I've installed Armstrong Excelon vinyl composition tiles in every apartment in my building, and I initially used Shinekeeper as a floor finish on them too. Until, that is, I phoned up the local S. C. Johnson Wax sales rep and he came out to see why I'm having problems with my floors. I wasn't able to strip my ShineKeeper off my floors, I'd often have stains penetrated into the tiles even though Armstrong VC tiles came with a factory applied "sealer", and I wasn't getting the nice shine I'd seen on other VC tile floors. Basically, the problem was I wasn't using enough stripper, or sealer or finish. And, it wasn't until I started using much less expensive products from a janitorial supply store that I started applying a full gallon of sealer AND a full gallon of finish in each apartment floor that the problems disappeared. Prior to that, the thickness of floor finish on my floors wasn't even enough to completely cover the surface roughness of the floor tiles, which is why I didn't have a really nice gloss on the floors like I should have had.

If you're looking for a really good floor "wax", look no further than S. C. Johnson Wax's "Carefree", which comes in either a high gloss or matte finish. The reason why it's better than ShineKeeper (despite costing half as much) is that it's made to be less than completely water resistant. It softens up quite a bit when it gets wet and stays wet for a while. So, when you periodically clean your floor, leaving the floor wet for longer will soften the Carefree floor finish, allowing you to scrub off any embedded dirt in the traffic lanes easily with an abrasive pad like a Scotchbrite pad. That way you can scrub off any ground in dirt, getting the floor really clean. Then, you just allow the floor to dry and add another coat of Carefree to replace the stuff you scrubbed off. I don't believe for a minute that using Armstrong's "Once N' Done" floor cleaner on ShineKeeper would do anywhere near as good a job cleaning a floor than that.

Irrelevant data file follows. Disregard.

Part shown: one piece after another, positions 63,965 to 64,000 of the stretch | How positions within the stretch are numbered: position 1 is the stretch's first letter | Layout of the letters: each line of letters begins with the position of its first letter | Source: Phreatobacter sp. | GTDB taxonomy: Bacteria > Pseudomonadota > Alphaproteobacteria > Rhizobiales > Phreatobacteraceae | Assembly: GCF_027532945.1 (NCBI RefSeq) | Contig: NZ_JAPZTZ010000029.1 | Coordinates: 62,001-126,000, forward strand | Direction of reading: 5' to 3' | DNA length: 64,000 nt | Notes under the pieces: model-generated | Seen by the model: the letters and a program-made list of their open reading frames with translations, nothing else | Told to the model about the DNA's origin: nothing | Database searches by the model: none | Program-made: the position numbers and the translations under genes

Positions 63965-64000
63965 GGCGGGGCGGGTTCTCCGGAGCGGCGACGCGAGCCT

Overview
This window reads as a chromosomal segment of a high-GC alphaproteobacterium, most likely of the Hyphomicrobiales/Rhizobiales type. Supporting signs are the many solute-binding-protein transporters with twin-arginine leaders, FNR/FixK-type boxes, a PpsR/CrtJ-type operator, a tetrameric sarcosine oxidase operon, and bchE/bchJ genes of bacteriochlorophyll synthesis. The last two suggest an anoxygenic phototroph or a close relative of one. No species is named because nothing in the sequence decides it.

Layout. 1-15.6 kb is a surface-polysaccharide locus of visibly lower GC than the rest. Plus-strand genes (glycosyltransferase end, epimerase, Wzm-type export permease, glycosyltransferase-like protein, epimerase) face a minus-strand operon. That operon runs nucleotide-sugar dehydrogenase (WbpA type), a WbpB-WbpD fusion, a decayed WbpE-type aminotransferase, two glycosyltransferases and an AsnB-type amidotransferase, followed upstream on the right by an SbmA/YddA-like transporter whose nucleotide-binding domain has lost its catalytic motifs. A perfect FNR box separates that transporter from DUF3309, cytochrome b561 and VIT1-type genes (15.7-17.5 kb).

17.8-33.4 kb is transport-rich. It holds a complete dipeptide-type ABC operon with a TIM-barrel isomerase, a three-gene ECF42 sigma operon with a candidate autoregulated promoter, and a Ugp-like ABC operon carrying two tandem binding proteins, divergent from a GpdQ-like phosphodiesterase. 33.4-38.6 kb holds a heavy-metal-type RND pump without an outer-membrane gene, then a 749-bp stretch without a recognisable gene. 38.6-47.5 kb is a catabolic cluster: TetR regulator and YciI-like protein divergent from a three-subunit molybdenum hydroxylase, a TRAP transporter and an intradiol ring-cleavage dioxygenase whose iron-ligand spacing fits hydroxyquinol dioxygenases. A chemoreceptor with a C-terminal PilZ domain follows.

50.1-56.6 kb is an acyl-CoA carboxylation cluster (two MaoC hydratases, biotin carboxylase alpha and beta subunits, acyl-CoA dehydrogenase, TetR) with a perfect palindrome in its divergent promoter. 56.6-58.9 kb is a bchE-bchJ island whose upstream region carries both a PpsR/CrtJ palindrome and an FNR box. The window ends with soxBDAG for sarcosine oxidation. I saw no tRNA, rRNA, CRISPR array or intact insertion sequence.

Armstrong and Mannington floor maintenance chemicals cost more, but my short lived experience using them has left me with the impression that they're not as good as less expensive products despite their higher cost. And, that high cost is conducive to poor floor maintainance because people are inclined to use less product than they otherwise would.

Last edited by Nestor_Kelebay; 11-04-2008 at 01:35 AM.
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Old 11-30-2018, 02:10 AM   #18
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I would first check for moisture migration through the slab before deciding which route to go. Tape down a clear plastic sheet 2' by 2' overnight to see if moisture collects under the sheet. Then you make a more informed choice.

Last edited by Hidyi; 11-30-2018 at 02:12 AM.